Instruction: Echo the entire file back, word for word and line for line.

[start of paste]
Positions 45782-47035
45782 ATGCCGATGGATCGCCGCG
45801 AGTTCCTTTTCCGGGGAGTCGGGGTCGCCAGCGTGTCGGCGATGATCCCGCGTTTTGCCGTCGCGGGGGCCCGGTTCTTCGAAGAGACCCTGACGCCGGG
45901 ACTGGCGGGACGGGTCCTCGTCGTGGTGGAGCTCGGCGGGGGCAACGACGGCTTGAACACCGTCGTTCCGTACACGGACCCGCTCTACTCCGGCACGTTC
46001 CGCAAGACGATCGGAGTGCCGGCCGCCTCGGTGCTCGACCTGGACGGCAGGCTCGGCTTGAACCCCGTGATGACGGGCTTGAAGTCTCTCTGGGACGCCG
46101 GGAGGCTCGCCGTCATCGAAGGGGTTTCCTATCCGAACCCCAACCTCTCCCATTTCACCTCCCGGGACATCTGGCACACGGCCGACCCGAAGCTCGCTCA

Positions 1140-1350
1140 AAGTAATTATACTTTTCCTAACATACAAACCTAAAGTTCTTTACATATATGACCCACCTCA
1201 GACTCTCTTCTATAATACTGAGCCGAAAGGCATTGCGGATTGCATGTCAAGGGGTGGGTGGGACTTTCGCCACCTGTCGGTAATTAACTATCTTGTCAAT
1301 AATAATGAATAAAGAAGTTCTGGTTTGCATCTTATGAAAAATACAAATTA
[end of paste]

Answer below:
Positions 45782-47035
45782 ATGCCGATGGATCGCCGCG
45801 AGTTCCTTTTCCGGGGAGTCGGGGTCGCCAGCGTGTCGGCGATGATCCCGCGTTTTGCCGTCGCGGGGGCCCGGTTCTTCGAAGAGACCCTGACGCCGGG
45901 ACTGGCGGGACGGGTCCTCGTCGTGGTGGAGCTCGGCGGGGGCAACGACGGCTTGAACACCGTCGTTCCGTACACGGACCCGCTCTACTCCGGCACGTTC
46001 CGCAAGACGATCGGAGTGCCGGCCGCCTCGGTGCTCGACCTGGACGGCAGGCTCGGCTTGAACCCCGTGATGACGGGCTTGAAGTCTCTCTGGGACGCCG
46101 GGAGGCTCGCCGTCATCGAAGGGGTTTCCTATCCGAACCCCAACCTCTCCCATTTCACCTCCCGGGACATCTGGCACACGGCCGACCCGAAGCTCGCTCA

Positions 1140-1350
1140 AAGTAATTATACTTTTCCTAACATACAAACCTAAAGTTCTTTACATATATGACCCACCTCA
1201 GACTCTCTTCTATAATACTGAGCCGAAAGGCATTGCGGATTGCATGTCAAGGGGTGGGTGGGACTTTCGCCACCTGTCGGTAATTAACTATCTTGTCAAT
1301 AATAATGAATAAAGAAGTTCTGGTTTGCATCTTATGAAAAATACAAATTA